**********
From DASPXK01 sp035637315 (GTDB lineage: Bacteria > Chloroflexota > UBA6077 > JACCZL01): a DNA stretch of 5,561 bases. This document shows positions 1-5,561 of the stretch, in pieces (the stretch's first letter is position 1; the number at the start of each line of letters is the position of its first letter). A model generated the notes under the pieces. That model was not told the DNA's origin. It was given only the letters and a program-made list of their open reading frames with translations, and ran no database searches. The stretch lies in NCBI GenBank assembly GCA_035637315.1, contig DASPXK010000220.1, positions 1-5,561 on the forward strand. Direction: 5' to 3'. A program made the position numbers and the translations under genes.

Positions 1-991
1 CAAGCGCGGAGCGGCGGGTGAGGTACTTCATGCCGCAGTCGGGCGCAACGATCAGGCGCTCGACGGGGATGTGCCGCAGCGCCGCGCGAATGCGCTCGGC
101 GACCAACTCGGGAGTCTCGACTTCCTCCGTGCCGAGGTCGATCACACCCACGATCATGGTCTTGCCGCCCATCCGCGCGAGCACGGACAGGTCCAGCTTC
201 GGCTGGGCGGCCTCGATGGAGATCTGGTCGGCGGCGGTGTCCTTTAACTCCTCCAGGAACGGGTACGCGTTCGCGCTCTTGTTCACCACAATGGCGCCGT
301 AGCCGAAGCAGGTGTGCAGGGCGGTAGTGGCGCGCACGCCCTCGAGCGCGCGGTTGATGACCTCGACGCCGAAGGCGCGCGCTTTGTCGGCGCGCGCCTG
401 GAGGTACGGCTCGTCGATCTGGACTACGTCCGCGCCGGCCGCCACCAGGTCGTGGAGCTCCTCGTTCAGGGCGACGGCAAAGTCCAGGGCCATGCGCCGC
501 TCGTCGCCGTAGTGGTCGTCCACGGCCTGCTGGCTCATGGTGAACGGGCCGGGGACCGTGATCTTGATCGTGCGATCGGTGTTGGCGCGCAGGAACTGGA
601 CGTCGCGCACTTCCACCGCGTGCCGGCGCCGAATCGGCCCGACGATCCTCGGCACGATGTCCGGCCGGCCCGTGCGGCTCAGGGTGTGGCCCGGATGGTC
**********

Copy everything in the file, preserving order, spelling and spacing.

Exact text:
From DASPXK01 sp035637315 (GTDB lineage: Bacteria > Chloroflexota > UBA6077 > JACCZL01): a DNA stretch of 5,561 bases. This document shows positions 1-5,561 of the stretch, in pieces (the stretch's first letter is position 1; the number at the start of each line of letters is the position of its first letter). A model generated the notes under the pieces. That model was not told the DNA's origin. It was given only the letters and a program-made list of their open reading frames with translations, and ran no database searches. The stretch lies in NCBI GenBank assembly GCA_035637315.1, contig DASPXK010000220.1, positions 1-5,561 on the forward strand. Direction: 5' to 3'. A program made the position numbers and the translations under genes.

Positions 1-991
1 CAAGCGCGGAGCGGCGGGTGAGGTACTTCATGCCGCAGTCGGGCGCAACGATCAGGCGCTCGACGGGGATGTGCCGCAGCGCCGCGCGAATGCGCTCGGC
101 GACCAACTCGGGAGTCTCGACTTCCTCCGTGCCGAGGTCGATCACACCCACGATCATGGTCTTGCCGCCCATCCGCGCGAGCACGGACAGGTCCAGCTTC
201 GGCTGGGCGGCCTCGATGGAGATCTGGTCGGCGGCGGTGTCCTTTAACTCCTCCAGGAACGGGTACGCGTTCGCGCTCTTGTTCACCACAATGGCGCCGT
301 AGCCGAAGCAGGTGTGCAGGGCGGTAGTGGCGCGCACGCCCTCGAGCGCGCGGTTGATGACCTCGACGCCGAAGGCGCGCGCTTTGTCGGCGCGCGCCTG
401 GAGGTACGGCTCGTCGATCTGGACTACGTCCGCGCCGGCCGCCACCAGGTCGTGGAGCTCCTCGTTCAGGGCGACGGCAAAGTCCAGGGCCATGCGCCGC
501 TCGTCGCCGTAGTGGTCGTCCACGGCCTGCTGGCTCATGGTGAACGGGCCGGGGACCGTGATCTTGATCGTGCGATCGGTGTTGGCGCGCAGGAACTGGA
601 CGTCGCGCACTTCCACCGCGTGCCGGCGCCGAATCGGCCCGACGATCCTCGGCACGATGTCCGGCCGGCCCGTGCGGCTCAGGGTGTGGCCCGGATGGTC